Nathaniel Hawthorne-opracowanie - My Kinsman

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Nathaniel Hawthorne (1804-64) - a US writer of novels and short stories. He was born in Salem, Massachusetts, and set his novels in New England during the time of the Puritans. The most famous are The Scarlet Letter (1850) and The House of the Seven Gables (1851) and his best-known collections of short stories are the two volumes of Twice-Told Tales (1837 and 1842). He lived in Europe for seven years and was US consul in Liverpool in 1853.
My Kinsman, Major Molineux is a short story written by American author Nathaniel Hawthorne in 1831. In the days before the American Revolution, Robin, a youth, arrives by ferry in Boston seeking his kinsman. Major Molineux, an official in the British Colonial government, has promised him work. Yet no one in town tells him where the major is. A rich man threatens the youth with prison, and an innkeeper calls him a runaway bond-servant. At every turn he meets a man with a red-and-black face, who seems at the center of many evil things. Later, he runs into the man with the painted face again, after blocking his path with a cudgel, he finally gets the answer that his kinsman will soon pass by. He waits at the spot on the steps of a church where he is greeted by the first polite gentleman he has met all night. Soon, the two men hear the roar of an approaching mob. At its head is the man with the red and black face and in its midst is Major Molineux, tarred and feathered. Disillusioned, the youth asks the old gentleman the way back to the ferry. Yet the latter restrains him, saying that it is still possible for him to thrive without his kinsman's protection.
Sheds light what happened in the story - British governments were removed from offices
nature of American system; people didn't approve people nominated by the British monarchy, hey rebelled against British government; disapproved of political system which didn't consider postulated views because this system imposes constraints on freedom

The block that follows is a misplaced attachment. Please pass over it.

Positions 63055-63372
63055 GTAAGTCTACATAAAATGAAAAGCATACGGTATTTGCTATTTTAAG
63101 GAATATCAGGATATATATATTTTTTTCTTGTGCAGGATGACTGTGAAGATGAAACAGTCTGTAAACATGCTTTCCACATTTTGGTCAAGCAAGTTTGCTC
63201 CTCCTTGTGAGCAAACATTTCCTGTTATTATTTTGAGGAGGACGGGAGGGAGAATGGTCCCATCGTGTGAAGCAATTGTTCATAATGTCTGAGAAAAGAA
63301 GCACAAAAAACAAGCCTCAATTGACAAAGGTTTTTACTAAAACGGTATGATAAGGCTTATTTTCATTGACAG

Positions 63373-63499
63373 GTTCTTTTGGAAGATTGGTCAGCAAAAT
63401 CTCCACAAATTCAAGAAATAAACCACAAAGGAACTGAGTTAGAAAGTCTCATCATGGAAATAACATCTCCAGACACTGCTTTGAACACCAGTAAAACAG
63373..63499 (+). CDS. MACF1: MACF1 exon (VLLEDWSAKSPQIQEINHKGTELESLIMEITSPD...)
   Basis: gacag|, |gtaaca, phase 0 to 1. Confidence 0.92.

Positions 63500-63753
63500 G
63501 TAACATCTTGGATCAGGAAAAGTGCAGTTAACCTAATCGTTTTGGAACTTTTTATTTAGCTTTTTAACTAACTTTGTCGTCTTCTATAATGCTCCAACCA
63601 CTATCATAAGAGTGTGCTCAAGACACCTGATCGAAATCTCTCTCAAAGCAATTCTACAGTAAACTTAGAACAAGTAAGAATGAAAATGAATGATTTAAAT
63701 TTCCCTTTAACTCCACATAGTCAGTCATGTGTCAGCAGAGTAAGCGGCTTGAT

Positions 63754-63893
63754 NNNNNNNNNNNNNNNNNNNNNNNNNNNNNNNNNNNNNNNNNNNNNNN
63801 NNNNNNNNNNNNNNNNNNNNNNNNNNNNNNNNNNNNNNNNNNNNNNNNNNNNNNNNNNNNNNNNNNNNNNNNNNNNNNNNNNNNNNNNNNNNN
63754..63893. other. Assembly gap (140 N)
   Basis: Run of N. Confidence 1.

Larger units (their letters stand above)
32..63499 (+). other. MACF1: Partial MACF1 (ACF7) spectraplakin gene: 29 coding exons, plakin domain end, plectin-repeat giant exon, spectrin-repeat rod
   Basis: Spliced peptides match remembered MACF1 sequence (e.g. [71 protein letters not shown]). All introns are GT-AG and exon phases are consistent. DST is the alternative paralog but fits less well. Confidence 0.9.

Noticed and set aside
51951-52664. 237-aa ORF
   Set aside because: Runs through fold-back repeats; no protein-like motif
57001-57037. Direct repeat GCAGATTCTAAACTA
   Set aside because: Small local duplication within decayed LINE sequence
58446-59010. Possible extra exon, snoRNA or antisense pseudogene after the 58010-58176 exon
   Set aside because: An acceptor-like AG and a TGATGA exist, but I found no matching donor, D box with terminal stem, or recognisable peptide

the rebellion spirit may be for longing for freedom; was the national feature; eventually led to democratic system
historical context - arises certain doubts - how treat official policies; whether Americans accept authority they nominated; the spirit of anarchy doesn't disappear, it somehow remains dormant; it can resurface at any time. This is a kind of fear, doubt which Hawthorne implies in the story
where's the limit to the exercises of freedom? Democracy - the power of the people, of the delegated of the people
true power resides with the people but people are represented by the crown , the mob; the mob is beyond any control; predominates and outnumbers those who would try to comfort it.
The possibility that democracy returns to... mobocracy
Americans found it difficult to respect authority, even if it was nominated by them; even if people nominate authority they have a right to abolish it at any time they want


… criticism. Poe became a key figure in the nineteenth-century flourishing of American letters and literature. Famed twentieth--century literary critic F.O. Matthiessen named this period the American Renaissance. He argued that nineteenth-century American writers Ralph Waldo Emerson, Henry David Thoreau, Nathaniel Hawthorne, Herman Melville, and Walt Whitman crafted a distinctly American literature that attempts to escape from the long shadow of the British literary tradition. Matthiessen paid little attention to Edgar Allan Poe. Although he long had a reputation in Europe as one of America's most original writers, only in the latter half of the -twentieth century has Poe been viewed as a crucial contributor to the American Renaissance.
The often tragic circumstances of Poe's life haunt his writings. His…
… imitation. Infernal (piekielna) space. Devil is a guide to him. Robin can smell tern - arriving at the town - associations.
Edgar Allan Poe (1809-49) a US writer of short stories and poems. His best remembered works are frightening stories of mystery and death, including The Fall of the House of Usher (1839) and The Pit and the Pendulum (1843). He is also regarded as having invented the modern detective…
… short fiction—the detective story—in tales featuring the Parisian crime solver C. Auguste Dupin. The detective story follows naturally from Poe's interest in puzzles, word games, and secret codes, which he loved to present and decode in the pages of the Messenger to dazzle his readers. The word “detective” did not exist in English at the time that Poe was writing, but the genre has become a fundamental…
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